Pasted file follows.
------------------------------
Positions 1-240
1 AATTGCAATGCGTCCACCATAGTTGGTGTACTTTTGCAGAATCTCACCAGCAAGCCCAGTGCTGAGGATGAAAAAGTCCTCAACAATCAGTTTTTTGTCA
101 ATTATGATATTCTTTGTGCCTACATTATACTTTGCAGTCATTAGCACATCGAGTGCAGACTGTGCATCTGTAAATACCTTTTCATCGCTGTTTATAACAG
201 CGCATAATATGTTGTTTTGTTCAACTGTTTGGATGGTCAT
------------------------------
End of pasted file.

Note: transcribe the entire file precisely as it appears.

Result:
Positions 1-240
1 AATTGCAATGCGTCCACCATAGTTGGTGTACTTTTGCAGAATCTCACCAGCAAGCCCAGTGCTGAGGATGAAAAAGTCCTCAACAATCAGTTTTTTGTCA
101 ATTATGATATTCTTTGTGCCTACATTATACTTTGCAGTCATTAGCACATCGAGTGCAGACTGTGCATCTGTAAATACCTTTTCATCGCTGTTTATAACAG
201 CGCATAATATGTTGTTTTGTTCAACTGTTTGGATGGTCAT